Secrets for Raising Cavity Free Children
I’m sure you frequently hear about the importance of raising cavity-free children, but have you ever wondered why it is so important? After all, when I was young, having cavities was normal. Kids went to the dentist expecting to have their teeth poked, scraped, and drilled for hours.
Boy, how times have changed! Now kids grow up expecting to have healthy teeth. They are rewarded if they visit to the dentist office and leave with an A+ on their dental report card.
I’m not saying that kids today have it easy (that would make me sound old!), but there are a couple of advantages that kids today have that we did not. They grow up with fluoride in the water, which strengthens teeth. Good oral hygiene practices are encouraged and parents have become more proactive in bringing their kids to the dentist.
It is important to understand the basics of dental hygiene so you can help your children grow up with the healthiest teeth possible. I wrote this simple special report to give you a couple quick, helpful tips that you can use to help your child grow up with healthy teeth, and prevent as many dental problems as possible.
Good Oral Hygiene Starts Early
A common question I hear is “When should I bring my child in for his/her first appointment?”
Most dental books say when your child begins to have teeth, but that usually doesn’t work well. I recommend that you bring in your child in when she is three years old. I’ll sit her in the dental chair, let her ride up and down, and lean way back. Then I’ll let her look in her mouth on the big computer screen while we count her teeth. Then we will polish her teeth and paint a special fluoride “vitamin” to prevent cavities.
This makes for a fun and pleasant dental experience that will kick-start a lifetime of dental fitness. Here are a few other tips you can follow to ensure your kids grow up with healthy teeth.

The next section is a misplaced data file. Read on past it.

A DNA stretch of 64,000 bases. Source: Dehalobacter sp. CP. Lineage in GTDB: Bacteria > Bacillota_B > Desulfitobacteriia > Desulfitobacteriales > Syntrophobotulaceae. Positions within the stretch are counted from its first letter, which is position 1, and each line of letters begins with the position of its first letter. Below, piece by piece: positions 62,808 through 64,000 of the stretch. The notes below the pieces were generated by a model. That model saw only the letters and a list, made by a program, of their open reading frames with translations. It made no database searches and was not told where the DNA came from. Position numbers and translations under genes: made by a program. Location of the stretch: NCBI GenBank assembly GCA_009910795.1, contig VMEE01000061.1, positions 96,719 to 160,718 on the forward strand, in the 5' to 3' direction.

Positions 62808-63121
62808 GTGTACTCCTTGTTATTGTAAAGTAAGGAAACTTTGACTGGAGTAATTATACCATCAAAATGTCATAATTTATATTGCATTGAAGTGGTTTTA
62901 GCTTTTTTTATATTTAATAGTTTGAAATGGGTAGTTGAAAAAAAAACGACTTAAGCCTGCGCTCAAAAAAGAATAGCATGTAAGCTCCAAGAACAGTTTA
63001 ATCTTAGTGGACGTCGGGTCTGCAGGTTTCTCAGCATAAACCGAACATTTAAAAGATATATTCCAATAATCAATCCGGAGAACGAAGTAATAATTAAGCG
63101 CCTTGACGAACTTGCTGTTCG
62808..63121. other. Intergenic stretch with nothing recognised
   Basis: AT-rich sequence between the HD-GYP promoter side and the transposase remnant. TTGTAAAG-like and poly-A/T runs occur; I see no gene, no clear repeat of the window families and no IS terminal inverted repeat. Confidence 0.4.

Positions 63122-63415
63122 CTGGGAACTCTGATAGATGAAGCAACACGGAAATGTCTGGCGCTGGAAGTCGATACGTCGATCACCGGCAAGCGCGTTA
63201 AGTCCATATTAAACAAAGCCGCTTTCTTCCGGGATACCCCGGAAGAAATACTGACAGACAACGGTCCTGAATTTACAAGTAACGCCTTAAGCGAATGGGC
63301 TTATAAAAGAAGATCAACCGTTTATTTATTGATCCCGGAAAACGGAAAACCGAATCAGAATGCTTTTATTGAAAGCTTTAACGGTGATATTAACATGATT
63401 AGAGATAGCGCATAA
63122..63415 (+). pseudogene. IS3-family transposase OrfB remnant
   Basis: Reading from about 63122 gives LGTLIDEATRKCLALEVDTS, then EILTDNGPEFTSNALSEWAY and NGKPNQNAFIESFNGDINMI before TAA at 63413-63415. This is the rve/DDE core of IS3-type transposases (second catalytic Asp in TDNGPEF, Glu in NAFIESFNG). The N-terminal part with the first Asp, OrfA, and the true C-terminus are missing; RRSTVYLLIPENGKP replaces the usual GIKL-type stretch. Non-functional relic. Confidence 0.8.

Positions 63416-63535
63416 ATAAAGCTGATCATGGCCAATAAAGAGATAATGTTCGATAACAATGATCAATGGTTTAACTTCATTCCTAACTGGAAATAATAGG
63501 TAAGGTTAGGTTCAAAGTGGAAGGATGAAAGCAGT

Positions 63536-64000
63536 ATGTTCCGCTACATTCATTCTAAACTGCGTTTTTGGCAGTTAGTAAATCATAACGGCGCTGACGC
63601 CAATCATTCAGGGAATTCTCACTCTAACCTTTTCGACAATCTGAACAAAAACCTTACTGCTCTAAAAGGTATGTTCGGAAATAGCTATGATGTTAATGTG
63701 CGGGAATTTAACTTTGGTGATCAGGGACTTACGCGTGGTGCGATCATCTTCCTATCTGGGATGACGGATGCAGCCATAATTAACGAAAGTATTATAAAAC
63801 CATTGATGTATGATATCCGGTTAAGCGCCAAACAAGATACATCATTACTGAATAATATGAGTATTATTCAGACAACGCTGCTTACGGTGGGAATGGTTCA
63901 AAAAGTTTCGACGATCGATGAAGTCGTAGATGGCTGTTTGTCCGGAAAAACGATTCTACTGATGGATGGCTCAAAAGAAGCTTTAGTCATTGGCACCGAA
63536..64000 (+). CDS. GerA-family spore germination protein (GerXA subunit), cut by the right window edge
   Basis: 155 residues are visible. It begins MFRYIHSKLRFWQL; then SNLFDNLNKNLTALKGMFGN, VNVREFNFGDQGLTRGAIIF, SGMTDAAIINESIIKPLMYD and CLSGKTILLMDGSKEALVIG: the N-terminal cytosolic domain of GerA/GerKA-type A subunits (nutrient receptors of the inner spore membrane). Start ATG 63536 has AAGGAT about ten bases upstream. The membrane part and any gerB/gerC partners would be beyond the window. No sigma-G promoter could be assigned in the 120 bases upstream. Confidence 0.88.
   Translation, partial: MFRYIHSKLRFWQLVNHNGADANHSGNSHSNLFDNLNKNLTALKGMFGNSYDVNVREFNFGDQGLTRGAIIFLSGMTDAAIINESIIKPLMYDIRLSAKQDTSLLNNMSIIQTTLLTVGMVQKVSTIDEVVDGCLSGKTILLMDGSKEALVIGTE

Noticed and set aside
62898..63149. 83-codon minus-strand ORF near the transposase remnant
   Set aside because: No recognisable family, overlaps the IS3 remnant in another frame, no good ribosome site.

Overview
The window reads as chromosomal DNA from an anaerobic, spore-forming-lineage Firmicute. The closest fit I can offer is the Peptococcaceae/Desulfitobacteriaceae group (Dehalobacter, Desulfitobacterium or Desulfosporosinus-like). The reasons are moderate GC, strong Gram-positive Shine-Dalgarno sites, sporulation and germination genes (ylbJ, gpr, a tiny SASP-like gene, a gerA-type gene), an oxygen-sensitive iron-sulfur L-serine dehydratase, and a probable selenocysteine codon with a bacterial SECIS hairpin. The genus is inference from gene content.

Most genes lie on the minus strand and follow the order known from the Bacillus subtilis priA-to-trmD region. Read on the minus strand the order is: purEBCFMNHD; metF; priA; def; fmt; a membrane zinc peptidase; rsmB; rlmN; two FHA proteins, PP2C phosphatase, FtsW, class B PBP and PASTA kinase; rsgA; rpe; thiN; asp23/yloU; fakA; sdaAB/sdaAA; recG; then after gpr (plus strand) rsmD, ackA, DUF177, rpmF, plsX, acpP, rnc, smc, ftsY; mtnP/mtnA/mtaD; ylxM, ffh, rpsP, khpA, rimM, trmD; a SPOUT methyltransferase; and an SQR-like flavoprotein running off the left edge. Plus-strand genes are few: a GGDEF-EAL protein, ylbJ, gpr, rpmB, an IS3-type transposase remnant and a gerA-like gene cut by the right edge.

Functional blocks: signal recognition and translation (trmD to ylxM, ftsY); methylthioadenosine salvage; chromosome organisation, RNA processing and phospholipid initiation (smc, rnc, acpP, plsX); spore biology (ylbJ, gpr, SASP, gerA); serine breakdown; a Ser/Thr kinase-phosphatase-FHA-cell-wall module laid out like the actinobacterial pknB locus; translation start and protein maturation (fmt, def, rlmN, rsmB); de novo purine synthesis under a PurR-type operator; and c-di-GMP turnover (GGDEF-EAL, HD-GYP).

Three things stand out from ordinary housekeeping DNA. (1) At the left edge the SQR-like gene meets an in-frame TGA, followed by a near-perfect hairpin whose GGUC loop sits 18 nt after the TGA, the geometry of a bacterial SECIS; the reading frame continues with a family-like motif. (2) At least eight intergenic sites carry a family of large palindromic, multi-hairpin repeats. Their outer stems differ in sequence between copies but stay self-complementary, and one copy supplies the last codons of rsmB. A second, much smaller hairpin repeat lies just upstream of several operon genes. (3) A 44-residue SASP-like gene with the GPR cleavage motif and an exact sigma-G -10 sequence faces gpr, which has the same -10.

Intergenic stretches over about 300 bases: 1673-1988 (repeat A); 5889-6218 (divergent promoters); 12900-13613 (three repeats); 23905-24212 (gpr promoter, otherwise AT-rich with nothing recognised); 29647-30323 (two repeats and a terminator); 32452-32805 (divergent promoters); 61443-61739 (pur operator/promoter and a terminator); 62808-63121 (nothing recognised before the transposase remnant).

1. Begin cleaning your baby’s mouth with a clean gauze pad the first week the child is brought home from the hospital. Although most babies don’t have any teeth until about six months of age, a daily cleaning in infancy will get your child accustomed to the process and ensure clean and healthy gums when the teeth do come in. By starting early, your baby is more likely to accept cleaning her teeth later when it is necessary to prevent tooth decay.
2. Incorporate a toothbrush and fluoride toothpaste into the routine by the time your child reaches 18 months or at the time her first molars come in.
3. Kids need to start visiting the dentist no later than age three and as early as age one. Although baby teeth will eventually fall out, they are very important to your child’s dental development. That is because the muscles of her mouth and jaw form around the foundation laid by her first set of teeth. The dentist can make sure your child’s dental development is proceeding normally with checkups every six months.
4. Many children suck their thumb. It is a natural and satisfying behavior for babies. However, once permanent teeth start coming in, around the age of six, the habit can alter the position of baby’s developing teeth and the dental arches if it continues after his permanent teeth begin to erupt. Fortunately, the damage is usually self-correcting, unless your youngster continues the habit much past the age of six. If you are having trouble getting your child to stop sucking his thumb, your dentist may be able to offer some advice.
5. Make sure your child gets the benefits of the latest in cavity prevention, including fluorides and sealants. If you use bottled water, fluoride supplements are generally prescribed at age three, when all the baby teeth are in.
6. Have your dentist apply a sealant to protect the biting surfaces of the molars. These are generally applied when the six-year molars come in. Sealants are nearly 100 percent effective in preventing cavities on the biting surfaces of molars, the most cavity-prone area of the mouth. They are approximately one-half the cost of a filling.
7. Do not give your child a bottle at night with juice or milk. If your child must have a bottle at bedtime, dilute it with water or use a pacifier.
I am confident once you experience our quick, painless, anxiety-free dentistry at Larrondo Dentistry, you will select our office for all of your dental needs. If you have questions call me at 951-925-6596.
Dr. Jorge E. Larrondo